The Netherlands confirmed 13 cases of the new omicron variant of the coronavirus on Sunday and Australia found two as the countries half a world apart became the latest to detect it in travelers arriving from southern Africa.
Israel decided to bar entry to foreigners and Morocco said it would suspend all incoming air travel from around the world for two weeks starting Monday — the most drastic of a growing raft of travel curbs being imposed by nations around the world as they scramble to slow the variant's spread.
Confirmed or suspected cases of the new variant have already emerged in several European countries, in Israel and in Hong Kong, just days after it was identified by researchers in South Africa. The "act first, ask questions later" approach reflected growing alarm about the emergence of a potentially more contagious variant nearly two years into a pandemic that has killed more than 5 million people, upended lives and disrupted economies across the globe.
While much remains to be learned about the new variant, researchers are concerned that it may be more resistant to the protection provided by vaccines and could mean that the pandemic lasts for longer than anticipated.
The Dutch public health authority confirmed that 13 people who arrived from South Africa on Friday have so far tested positive for omicron. They were among 61 people who tested positive for the virus after arriving on the last two flights to Amsterdam's Schiphol airport before a flight ban was implemented. They were immediately put into isolation, most at a nearby hotel, while sequencing was carried out.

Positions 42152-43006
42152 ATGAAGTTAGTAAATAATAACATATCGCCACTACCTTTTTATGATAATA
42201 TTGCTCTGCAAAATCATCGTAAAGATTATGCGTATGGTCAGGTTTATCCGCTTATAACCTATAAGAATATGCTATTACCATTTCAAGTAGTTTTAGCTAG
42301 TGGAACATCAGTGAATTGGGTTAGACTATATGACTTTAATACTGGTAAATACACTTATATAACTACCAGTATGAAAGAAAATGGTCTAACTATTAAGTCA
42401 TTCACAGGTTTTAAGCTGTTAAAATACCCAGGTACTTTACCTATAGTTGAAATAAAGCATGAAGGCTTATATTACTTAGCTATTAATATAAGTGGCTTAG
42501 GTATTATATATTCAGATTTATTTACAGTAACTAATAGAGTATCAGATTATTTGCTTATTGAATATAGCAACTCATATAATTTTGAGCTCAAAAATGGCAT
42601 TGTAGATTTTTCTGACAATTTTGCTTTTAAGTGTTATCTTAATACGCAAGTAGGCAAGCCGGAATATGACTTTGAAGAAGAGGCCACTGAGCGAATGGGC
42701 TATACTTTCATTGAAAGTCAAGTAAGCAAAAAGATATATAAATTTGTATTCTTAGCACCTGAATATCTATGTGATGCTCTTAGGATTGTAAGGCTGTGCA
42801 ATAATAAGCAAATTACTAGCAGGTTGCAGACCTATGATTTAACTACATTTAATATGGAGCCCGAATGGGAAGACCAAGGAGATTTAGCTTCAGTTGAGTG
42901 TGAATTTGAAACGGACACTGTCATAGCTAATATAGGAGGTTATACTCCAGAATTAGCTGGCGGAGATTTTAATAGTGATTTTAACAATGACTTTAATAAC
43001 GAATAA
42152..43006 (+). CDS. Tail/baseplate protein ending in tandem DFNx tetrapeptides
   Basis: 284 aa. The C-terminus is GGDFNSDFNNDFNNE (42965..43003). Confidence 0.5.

Authorities in Australia said two overseas travelers who arrived in Sydney from Africa became the first in the country to test positive for the omicron variant. Arrivals from nine African countries are now required to quarantine in a hotel upon arrival. Two German states reported a total of three cases in returning travelers over the weekend.
Israel moved to ban entry by foreigners and mandate quarantine for all Israelis arriving from abroad.
"Restrictions on the country's borders is not an easy step, but it's a temporary and necessary step," Prime Minister Naftali Bennett said at the start of the weekly Cabinet meeting.
Dr. Ran Balicer, head of the government's advisory panel on COVID-19, told Israel's Kan public radio that the new measures were necessary for the "fog of war" surrounding the new variant, saying it was "better to act early and strictly" to prevent its spread.
Morocco's Foreign Ministry tweeted Sunday that all incoming air travel to the North African country would be suspended to "preserve the achievements realized by Morocco in the fight against the pandemic, and to protect the health of citizens." Morocco has been at the forefront of vaccinations in Africa, and kept its borders closed for months in 2020 because of the pandemic.